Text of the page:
In Cold Blood

29 Apr

I’ve always said writing is the most important part of cartooning, so that means I have to write.  To write, one has to read as well.  Well, unless you get those books-on-tape or something of that matter or your born with an Uber Brain…  but you get my drift.

So, I try and learn from the best.

I’ve held off on reading Truman Capote’s “In Cold Blood” for years.  I’ve known of the book for a very long time.

Finally – I’m reading it (and almost done).  Don’t ask me what has taken so long.  No clue.  Usually I’m just too busy to read.  I gave up a lot of television, so now I can.

Anyway…

It’s a non-fiction/novel (as Truman calls it) about a vicious murder of the Clutter family that took place on November 15, 1959 out in Holcomb, Kansas.

Why is this book of such of such interest to me?

Well, for one, it’s been known as great work.  (That is pretty obvious.  If you’ve heard of Truman Capote than you’ve heard of this book, or movie.  There was also a movie about Capote called “Capote”.)

Two – it’s very familiar with my family’s roots.

You see, a lot of Fakes’ lived out in western Kansas where this happened.  In fact, many of them still do.

You must understand one thing about western Kansas – there’s NOTHING out there.  Well, in terms of what many would consider “something”, there’s not much of that.  That’s why this story is so compelling.

This plot is quite chilling for such a dismal area.  And hence, that’s why the book was written.

Anyhow, the story of the killers and the murder is pretty interesting to read knowing where the area is.  It’s easy for me to visualize (because I’ve visited western Kansas many times, and I lived in the state for four years) and quite remarkable.  The killers even drove down highway 50.  The same highway where most of my roots traveled daily.  They went right past the small towns (a mile or so) away from where dad and other relatives lived.  (Not that this day and age that killers driving past your home would be anything spectacular – happens all the time.  However, for 1959, in such a remote area, it was something pretty big.)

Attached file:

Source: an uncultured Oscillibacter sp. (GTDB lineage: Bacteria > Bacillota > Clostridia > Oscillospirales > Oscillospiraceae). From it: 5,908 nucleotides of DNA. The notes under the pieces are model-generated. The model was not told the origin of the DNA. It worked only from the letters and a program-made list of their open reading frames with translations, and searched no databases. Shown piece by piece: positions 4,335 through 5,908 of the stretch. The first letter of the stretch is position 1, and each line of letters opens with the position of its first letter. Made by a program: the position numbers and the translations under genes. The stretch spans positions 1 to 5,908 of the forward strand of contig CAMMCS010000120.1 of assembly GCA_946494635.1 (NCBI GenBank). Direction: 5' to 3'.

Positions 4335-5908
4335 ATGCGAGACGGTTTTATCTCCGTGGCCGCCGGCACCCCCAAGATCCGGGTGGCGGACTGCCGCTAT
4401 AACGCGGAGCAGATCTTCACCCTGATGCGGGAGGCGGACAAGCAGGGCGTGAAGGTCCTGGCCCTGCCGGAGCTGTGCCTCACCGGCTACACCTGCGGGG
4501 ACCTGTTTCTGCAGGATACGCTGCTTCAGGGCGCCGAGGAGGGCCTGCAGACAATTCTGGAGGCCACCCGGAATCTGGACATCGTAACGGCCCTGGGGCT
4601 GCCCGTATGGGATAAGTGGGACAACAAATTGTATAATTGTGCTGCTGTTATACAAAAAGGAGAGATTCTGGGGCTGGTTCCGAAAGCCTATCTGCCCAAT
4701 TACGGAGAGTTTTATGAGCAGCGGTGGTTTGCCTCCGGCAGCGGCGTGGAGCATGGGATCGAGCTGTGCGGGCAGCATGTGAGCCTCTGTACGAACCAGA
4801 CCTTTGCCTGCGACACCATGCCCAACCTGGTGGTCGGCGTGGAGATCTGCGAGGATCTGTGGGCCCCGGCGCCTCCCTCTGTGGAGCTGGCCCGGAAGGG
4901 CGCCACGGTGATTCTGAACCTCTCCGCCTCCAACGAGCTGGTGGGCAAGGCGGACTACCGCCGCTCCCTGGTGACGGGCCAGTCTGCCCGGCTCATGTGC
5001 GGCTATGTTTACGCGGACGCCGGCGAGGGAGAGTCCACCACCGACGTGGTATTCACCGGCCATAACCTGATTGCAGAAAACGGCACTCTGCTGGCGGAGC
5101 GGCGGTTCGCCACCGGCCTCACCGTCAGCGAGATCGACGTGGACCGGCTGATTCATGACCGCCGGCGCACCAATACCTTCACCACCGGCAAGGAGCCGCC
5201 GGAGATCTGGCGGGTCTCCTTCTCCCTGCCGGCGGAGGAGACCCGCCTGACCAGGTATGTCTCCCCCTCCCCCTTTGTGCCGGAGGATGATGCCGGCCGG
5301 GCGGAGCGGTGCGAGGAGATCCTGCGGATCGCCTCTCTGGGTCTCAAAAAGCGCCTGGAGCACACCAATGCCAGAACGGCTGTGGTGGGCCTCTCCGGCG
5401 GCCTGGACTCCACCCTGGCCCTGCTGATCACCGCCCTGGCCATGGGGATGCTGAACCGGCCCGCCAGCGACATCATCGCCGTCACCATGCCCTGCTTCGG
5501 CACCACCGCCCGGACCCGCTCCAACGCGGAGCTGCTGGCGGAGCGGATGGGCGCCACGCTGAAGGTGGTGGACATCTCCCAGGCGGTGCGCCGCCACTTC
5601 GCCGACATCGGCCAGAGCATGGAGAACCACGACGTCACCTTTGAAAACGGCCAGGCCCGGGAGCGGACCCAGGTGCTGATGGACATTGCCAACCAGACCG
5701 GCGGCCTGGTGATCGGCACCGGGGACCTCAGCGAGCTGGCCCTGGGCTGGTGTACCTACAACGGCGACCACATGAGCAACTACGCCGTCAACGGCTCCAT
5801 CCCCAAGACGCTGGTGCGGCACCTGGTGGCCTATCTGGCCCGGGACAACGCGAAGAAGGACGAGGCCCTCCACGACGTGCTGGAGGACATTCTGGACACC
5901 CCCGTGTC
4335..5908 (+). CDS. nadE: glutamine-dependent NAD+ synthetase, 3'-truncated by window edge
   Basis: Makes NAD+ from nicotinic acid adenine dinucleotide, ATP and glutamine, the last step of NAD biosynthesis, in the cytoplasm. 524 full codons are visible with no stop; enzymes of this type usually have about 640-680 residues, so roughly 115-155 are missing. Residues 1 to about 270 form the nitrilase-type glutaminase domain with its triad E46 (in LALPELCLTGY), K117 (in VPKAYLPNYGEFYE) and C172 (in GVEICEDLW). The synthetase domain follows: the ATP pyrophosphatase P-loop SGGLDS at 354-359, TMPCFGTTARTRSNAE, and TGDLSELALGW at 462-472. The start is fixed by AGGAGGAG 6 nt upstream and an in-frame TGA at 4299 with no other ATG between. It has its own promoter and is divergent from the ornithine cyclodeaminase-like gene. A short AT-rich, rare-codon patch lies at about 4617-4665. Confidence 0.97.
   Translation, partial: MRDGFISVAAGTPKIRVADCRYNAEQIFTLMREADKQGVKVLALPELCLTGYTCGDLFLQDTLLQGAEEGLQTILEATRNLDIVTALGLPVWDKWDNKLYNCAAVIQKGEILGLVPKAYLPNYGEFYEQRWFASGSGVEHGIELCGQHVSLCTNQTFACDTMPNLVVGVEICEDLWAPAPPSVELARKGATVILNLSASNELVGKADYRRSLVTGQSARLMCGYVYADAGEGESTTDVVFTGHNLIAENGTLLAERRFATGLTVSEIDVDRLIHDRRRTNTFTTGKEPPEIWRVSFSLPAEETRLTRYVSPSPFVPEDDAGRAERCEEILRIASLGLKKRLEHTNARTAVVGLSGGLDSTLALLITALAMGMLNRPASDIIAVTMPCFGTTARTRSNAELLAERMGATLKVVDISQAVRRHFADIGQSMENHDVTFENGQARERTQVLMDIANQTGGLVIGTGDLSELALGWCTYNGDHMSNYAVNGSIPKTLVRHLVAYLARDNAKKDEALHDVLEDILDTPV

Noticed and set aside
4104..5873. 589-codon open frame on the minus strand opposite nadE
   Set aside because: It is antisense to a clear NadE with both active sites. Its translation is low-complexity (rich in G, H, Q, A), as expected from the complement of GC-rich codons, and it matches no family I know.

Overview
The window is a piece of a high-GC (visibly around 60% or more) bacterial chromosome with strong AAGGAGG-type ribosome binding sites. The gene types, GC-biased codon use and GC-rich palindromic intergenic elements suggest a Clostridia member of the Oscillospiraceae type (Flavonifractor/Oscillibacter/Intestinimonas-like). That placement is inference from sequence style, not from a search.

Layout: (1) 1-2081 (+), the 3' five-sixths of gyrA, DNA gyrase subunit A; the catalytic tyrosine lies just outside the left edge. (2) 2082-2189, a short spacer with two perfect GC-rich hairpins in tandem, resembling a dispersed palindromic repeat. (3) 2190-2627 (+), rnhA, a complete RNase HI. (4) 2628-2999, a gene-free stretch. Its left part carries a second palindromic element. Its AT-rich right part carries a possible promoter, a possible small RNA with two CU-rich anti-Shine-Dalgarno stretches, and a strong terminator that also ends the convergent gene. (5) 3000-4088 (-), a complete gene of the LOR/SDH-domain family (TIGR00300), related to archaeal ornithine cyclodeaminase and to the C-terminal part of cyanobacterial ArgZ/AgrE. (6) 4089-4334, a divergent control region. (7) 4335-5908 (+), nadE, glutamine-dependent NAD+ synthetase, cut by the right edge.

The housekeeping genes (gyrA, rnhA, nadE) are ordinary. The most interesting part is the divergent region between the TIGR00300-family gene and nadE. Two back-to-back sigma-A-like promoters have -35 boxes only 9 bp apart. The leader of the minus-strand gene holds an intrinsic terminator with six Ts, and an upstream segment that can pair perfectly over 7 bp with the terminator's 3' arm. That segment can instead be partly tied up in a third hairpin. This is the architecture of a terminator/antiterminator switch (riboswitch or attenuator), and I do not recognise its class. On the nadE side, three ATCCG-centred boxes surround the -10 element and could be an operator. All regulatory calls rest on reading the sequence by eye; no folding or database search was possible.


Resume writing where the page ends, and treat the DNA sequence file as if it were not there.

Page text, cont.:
So, in keeping these blogs short – to the point where it’s a “rambling”, I’ll leave it at that.

Highly recommend reading the book though.  It is very well put together and worded.  Funny?  No.  No humor in this one.  But, instead of recommending something in my related field (you know – MAD – or something of that nature), I figured I’d point you in Truman’s direction.  I’m not a reader of murderers or anything of that particular theme-driven area, typically.  But, I’m sure why you can see this book was of such interest considering family, Kansas and so forth.

My dad always mentioned that the movie (made in 1967 starring Robert Blake and Scott Wilson) was filmed pretty much on location (again, highway 50).  So, if you ever watch the movie instead of reading the book, it’s pretty realistic (saw the movie a long time ago, and it to is very thorough and good).

If you’re in for some jittery reading, “In Cold Blood”  is my “Pick of the Month” (even though I really don’t have these monthly).

You’ll lock your doors afterward.

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2 Responses to “In Cold Blood”

  1. Bo Lumpkin April 30, 2010 at 12:15 pm #

    I think you and I might be the only two people around who put more emphasis on the writing than the art (of course I have to because I am artistically challenged). I gave up most TV too. I usually read somewhere between 500 and 1000 pages per week and you would be surprised at the humor you can find in almost any kind of literature. You just have to look for it.

    • Nate Fakes April 30, 2010 at 1:57 pm #

      Back in the hey-days of cartooning, it used to be the other way around (art first, then writing), then it was 50/50 (which is what I aim for) and now it’s all writing. So since it’s all writing now, that’s what I try to capture more than anything else. Granted, I always try to produce good art just to be happy with myself. 🙂

      Literature does have good humor when discovered. Sometimes in the strangest places!

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